Tribunal hearing on Telkom draws to a close
The Competition Tribunal’s hearing on the Telkom (TKG) case has adjourned for the day and will conclude on Wednesday, the tribunal says.
The Competition Commission referred this case to the tribunal in February 2004 after it had investigated and concluded that Telkom was abusing its dominance by charging excessive prices, refusing access to an essential facility and engaging in price discrimination thereby making its downstream rivals less competitive in the telecommunications market.
Telkom has denied these allegations.
This case is one of two main complaints that the commission has referred to the tribunal against Telkom.
The current case was referred in 2004, while the second case was referred later, in 2009. Both matters were brought about by complaints against Telkom from various value added network service providers (Vans) and internet service providers (ISPs).
The 2004 case in particular was brought by 21 complainants, which included the South African VANS Association, the Internet Service Providers Association, AT&T Global Network Services South Africa, Internet Solutions and Omnilink.
The history of the current Telkom case dates back to February 2004 when, following the commission’s referral to the Competition Tribunal, Telkom challenged the competition authorities’ jurisdiction in the case—a matter which lasted five years until this point was rejected by the Supreme Court of Appeals in November 2009.
Thereafter applications followed in which the commission, on two occasions, sought to amend its founding papers.
In the first of the commission’s bids to amend its papers, the commission sought to clarify the range of Vans to which its case applied, clarify the virtual private networks (VPN) it referred to in its founding papers and to limit the period of its complaint to the end of 2004.
Subject to certain commitments by the commission, Telkom did not oppose these amendments and the tribunal granted the commission its request.
In its second bid the commission sought to add or clarify its allegation that Telkom had also been squeezing its rivals’ margins in the telecommunications market.
The commission maintained that this amendment was related to its earlier allegations of price discrimination and was thus not a new addition to the case.
Telkom, however, opposed the application saying that the proposed amendment was trying to introduce a fresh complaint regarding an alleged margin squeeze in circumstances where that complaint did not form part of the original complaint referral of 2004. Following a hearing into this matter, the tribunal did not grant the commission its second request to amend its papers.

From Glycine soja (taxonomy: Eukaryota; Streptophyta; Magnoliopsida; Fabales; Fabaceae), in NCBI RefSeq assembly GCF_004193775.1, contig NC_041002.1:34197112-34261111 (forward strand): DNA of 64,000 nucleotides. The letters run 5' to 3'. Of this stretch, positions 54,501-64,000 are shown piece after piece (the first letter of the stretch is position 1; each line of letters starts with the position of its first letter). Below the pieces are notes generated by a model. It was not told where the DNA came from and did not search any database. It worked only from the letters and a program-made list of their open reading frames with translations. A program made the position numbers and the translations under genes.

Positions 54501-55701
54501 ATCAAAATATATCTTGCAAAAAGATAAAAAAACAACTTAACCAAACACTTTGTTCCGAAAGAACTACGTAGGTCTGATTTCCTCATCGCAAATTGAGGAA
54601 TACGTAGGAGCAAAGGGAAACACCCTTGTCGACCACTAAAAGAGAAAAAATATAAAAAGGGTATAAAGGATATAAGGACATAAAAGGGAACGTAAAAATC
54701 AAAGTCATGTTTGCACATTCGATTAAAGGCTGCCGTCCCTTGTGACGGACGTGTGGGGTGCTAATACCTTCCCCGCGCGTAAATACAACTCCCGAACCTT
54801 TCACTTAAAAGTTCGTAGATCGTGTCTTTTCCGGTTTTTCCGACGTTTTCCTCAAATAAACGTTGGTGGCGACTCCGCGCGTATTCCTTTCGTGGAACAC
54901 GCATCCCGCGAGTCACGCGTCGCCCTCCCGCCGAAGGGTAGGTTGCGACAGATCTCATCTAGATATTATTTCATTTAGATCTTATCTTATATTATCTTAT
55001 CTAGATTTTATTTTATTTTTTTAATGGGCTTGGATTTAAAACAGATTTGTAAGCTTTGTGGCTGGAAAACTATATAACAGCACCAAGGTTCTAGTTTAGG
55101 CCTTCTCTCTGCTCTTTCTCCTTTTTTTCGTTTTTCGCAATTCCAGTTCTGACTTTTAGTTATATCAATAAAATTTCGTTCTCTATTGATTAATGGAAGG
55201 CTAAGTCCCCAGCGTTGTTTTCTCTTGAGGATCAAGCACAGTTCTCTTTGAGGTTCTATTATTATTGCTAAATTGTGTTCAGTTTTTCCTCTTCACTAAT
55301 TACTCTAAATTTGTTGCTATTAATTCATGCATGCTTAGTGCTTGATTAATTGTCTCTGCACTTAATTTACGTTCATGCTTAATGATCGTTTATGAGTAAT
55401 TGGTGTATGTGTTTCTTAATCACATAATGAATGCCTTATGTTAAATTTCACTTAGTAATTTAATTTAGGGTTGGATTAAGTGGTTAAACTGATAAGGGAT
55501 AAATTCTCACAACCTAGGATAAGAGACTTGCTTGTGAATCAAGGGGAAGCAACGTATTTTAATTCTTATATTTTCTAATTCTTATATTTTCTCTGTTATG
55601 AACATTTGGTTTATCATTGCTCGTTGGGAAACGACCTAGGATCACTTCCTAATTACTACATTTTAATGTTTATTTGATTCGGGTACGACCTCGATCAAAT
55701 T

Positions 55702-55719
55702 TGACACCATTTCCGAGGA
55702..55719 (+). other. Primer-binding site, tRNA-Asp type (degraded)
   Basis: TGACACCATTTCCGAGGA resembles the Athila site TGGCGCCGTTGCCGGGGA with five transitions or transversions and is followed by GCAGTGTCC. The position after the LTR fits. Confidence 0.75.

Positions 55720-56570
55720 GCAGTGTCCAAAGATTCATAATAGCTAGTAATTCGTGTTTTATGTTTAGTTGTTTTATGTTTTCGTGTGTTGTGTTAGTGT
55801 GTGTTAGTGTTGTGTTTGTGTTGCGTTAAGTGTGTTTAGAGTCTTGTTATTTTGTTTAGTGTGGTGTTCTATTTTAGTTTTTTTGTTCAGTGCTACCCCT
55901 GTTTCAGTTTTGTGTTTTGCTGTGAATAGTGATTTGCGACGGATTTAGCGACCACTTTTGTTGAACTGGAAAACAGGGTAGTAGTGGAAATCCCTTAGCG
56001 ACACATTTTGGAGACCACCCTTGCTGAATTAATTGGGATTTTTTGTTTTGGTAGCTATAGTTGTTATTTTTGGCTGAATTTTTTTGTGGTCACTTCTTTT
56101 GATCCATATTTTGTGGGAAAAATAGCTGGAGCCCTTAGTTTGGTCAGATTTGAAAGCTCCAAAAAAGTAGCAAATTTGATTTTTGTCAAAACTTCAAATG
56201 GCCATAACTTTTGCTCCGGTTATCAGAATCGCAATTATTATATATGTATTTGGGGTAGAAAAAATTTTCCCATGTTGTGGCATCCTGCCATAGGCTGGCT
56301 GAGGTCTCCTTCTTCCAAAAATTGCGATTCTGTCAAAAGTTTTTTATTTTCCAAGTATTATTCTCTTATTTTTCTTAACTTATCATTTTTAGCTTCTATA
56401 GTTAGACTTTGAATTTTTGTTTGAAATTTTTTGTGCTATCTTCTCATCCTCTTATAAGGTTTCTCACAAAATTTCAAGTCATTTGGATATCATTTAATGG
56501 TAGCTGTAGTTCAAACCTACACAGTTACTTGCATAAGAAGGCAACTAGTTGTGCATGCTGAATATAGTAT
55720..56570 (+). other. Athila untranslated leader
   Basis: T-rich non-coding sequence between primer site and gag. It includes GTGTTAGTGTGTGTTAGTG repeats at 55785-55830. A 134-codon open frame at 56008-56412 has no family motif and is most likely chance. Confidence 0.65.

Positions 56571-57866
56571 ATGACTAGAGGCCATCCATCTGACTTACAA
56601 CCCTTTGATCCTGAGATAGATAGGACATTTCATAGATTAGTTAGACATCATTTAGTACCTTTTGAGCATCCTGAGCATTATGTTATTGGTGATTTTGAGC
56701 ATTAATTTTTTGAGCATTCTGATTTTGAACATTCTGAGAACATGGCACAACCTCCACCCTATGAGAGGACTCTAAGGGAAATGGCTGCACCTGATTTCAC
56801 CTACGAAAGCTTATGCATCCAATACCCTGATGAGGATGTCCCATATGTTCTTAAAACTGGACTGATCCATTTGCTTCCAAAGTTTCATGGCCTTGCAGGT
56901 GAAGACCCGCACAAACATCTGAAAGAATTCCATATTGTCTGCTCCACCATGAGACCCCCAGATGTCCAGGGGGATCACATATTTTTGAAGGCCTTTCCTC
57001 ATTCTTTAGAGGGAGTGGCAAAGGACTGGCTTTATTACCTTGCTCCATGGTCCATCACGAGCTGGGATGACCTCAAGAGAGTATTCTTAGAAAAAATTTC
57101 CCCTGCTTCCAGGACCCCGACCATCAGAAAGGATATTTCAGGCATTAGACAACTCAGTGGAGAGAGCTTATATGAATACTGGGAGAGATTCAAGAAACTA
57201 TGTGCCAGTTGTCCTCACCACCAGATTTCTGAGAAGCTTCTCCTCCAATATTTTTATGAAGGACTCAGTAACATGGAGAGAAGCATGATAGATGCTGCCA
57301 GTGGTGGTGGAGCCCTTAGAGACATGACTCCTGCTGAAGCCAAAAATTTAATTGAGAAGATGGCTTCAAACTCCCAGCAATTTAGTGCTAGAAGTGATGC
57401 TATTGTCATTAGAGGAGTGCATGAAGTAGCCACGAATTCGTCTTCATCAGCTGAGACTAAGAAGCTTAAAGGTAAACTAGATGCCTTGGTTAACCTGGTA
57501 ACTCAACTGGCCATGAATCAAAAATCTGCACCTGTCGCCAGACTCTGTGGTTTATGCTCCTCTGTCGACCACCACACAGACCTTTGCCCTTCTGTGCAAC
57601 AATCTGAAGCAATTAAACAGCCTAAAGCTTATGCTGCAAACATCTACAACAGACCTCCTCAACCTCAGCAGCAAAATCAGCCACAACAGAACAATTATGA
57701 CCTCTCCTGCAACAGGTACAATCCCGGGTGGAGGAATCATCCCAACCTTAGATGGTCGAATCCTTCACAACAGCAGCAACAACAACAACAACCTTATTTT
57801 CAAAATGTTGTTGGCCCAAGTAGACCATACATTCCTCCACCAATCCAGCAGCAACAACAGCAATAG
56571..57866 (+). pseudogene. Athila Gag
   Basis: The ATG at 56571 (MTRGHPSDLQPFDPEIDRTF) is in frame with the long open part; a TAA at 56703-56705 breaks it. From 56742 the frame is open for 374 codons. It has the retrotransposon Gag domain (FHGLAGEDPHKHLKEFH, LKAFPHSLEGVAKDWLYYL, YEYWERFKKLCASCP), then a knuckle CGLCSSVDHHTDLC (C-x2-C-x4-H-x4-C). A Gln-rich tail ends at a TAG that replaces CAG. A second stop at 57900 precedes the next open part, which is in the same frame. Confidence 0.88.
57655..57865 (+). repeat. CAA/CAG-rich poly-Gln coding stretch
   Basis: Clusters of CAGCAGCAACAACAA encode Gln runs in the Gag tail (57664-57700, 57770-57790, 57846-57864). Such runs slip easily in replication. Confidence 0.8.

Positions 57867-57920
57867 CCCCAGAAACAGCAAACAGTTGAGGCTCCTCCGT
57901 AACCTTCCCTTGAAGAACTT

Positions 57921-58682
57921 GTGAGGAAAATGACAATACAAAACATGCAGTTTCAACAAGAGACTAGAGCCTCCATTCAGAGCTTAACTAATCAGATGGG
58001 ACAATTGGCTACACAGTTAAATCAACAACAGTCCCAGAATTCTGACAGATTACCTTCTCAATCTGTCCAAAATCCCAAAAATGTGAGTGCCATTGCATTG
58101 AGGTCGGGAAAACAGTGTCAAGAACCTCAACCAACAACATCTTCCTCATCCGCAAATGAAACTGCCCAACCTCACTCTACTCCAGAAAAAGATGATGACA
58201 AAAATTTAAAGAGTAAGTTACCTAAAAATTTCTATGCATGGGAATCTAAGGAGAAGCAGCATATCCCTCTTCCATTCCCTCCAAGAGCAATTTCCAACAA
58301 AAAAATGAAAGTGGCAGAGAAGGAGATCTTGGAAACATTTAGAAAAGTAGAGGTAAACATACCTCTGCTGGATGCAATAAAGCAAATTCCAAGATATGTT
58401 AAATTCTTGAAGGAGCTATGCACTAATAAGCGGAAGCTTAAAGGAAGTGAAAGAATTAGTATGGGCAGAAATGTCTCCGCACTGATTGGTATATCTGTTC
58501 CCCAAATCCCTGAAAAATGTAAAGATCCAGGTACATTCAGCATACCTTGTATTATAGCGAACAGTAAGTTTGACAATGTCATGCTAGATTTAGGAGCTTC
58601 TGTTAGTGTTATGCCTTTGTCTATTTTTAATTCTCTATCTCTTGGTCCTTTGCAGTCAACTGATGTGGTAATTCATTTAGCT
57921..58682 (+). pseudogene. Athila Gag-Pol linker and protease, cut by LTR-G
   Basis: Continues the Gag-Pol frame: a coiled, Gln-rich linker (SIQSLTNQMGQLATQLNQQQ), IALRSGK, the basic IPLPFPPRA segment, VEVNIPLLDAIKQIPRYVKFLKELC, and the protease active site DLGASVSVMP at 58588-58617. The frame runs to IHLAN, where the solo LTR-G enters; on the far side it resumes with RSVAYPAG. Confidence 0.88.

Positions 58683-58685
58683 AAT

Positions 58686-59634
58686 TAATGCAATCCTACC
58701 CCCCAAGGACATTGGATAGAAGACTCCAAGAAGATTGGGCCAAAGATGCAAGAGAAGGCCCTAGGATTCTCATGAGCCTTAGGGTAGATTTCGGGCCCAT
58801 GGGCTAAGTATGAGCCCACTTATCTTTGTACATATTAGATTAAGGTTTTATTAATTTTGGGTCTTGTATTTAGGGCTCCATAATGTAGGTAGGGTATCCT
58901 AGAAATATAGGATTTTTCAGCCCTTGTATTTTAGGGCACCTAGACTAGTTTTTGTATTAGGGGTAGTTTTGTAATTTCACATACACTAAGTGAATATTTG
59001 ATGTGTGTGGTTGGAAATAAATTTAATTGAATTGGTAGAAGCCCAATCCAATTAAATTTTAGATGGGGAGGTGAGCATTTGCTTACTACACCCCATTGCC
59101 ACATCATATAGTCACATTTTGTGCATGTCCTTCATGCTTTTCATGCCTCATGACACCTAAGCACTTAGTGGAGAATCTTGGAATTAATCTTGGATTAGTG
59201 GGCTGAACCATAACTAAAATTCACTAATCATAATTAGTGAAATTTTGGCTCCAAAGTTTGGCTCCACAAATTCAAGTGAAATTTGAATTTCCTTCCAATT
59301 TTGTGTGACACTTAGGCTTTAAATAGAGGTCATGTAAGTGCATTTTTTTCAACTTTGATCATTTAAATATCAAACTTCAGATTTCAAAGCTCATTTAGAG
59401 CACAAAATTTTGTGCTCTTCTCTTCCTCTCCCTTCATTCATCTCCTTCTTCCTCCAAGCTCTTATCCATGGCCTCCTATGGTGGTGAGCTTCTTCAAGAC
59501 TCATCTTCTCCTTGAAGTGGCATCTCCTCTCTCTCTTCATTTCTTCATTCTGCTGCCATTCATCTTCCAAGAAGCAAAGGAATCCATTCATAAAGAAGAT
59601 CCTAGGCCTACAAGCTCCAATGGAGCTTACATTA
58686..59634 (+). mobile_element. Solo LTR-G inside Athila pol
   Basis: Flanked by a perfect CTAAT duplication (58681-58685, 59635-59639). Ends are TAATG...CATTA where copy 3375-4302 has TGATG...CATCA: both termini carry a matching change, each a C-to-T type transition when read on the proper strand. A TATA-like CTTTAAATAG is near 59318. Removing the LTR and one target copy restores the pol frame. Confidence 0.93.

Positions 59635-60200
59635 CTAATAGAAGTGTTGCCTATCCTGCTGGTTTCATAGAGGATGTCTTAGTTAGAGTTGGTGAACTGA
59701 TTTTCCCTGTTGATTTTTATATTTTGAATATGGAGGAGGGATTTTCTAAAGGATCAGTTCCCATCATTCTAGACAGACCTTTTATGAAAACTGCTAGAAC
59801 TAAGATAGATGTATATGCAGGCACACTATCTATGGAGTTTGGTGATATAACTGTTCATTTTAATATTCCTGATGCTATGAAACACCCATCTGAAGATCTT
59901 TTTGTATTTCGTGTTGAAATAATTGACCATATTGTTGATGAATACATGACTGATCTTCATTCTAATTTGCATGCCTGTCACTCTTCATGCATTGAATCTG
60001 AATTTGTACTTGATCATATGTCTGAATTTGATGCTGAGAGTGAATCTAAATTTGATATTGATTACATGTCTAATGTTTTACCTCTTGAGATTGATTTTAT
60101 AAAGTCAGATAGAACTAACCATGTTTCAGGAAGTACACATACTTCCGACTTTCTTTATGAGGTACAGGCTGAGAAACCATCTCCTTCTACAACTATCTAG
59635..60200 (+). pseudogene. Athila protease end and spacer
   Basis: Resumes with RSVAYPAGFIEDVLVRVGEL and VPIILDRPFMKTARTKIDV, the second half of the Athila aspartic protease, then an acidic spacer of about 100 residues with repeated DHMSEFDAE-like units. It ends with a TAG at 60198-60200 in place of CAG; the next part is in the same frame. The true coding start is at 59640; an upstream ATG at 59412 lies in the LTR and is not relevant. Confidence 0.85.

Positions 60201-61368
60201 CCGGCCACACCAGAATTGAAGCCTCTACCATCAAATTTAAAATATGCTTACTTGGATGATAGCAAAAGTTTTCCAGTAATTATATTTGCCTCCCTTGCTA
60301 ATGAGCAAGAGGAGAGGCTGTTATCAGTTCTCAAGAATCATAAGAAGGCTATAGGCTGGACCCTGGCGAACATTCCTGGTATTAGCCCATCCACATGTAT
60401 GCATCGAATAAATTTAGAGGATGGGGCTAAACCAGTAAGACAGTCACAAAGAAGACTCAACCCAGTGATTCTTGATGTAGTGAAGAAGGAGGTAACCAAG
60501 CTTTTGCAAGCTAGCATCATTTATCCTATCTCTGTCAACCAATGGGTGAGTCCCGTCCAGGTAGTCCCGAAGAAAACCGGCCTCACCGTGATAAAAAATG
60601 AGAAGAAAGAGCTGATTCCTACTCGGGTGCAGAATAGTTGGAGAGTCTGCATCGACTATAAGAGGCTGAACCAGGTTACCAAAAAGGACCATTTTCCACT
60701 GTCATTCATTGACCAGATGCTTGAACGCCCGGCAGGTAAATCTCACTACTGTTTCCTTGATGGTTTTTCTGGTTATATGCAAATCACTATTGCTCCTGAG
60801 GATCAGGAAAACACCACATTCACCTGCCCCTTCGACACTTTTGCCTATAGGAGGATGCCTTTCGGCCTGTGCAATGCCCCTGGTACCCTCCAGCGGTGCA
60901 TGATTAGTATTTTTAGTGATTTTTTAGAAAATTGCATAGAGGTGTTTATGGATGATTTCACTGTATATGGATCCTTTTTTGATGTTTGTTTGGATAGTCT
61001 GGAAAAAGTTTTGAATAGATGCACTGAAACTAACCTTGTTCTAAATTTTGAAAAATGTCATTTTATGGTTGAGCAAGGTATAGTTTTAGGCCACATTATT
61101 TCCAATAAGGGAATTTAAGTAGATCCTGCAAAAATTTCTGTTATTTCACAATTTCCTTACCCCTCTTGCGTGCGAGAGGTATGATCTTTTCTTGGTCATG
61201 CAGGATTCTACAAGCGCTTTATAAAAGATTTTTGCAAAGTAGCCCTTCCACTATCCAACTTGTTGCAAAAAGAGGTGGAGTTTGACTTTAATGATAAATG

The hearing started in October 2011 and closing arguments from the commission and Telkom are being heard this week. Thereafter the tribunal must decide if Telkom has indeed abused its dominance in the telecommunications market.
In addition to a summation of the arguments presented by both sides thus far, the tribunal expects to hear submissions on the appropriate penalty to be levied on Telkom, if the tribunal finds in the commission’s favour.
Commenting on the case, Andries le Grange, director in the competition practice at Cliffe Dekker Hofmeyr business law firm, says the case is complex because of the regulatory framework which conferred on Telkom a statutory monopoly for the provision of public switched telecommunication services (PSTS).
“The complaints against Telkom arose from the Vans who were denied access to the backbone and access services [or granted access on certain restrictive conditions], overcharged for access facilities compared to the charges paid by Telkom’s clients [this is a type of margin squeeze complaint but is has an excessive pricing and price discrimination flavour], they refused the right to peer with Telkom,” Le Grange explained.
“Because of Telkom’s presence in the upstream and downstream markets, and its dominance in the upstream market, it had an incentive to favour its internal VANS division. An administrative penalty of 10% of Telkom’s annual turnover in the RSA is sought against Telkom. Telkom’s defence to many of the charges is that it was entitled to impose the relevant restrictions in terms of the Telecommunications Act,” he added.—I-Net Bridge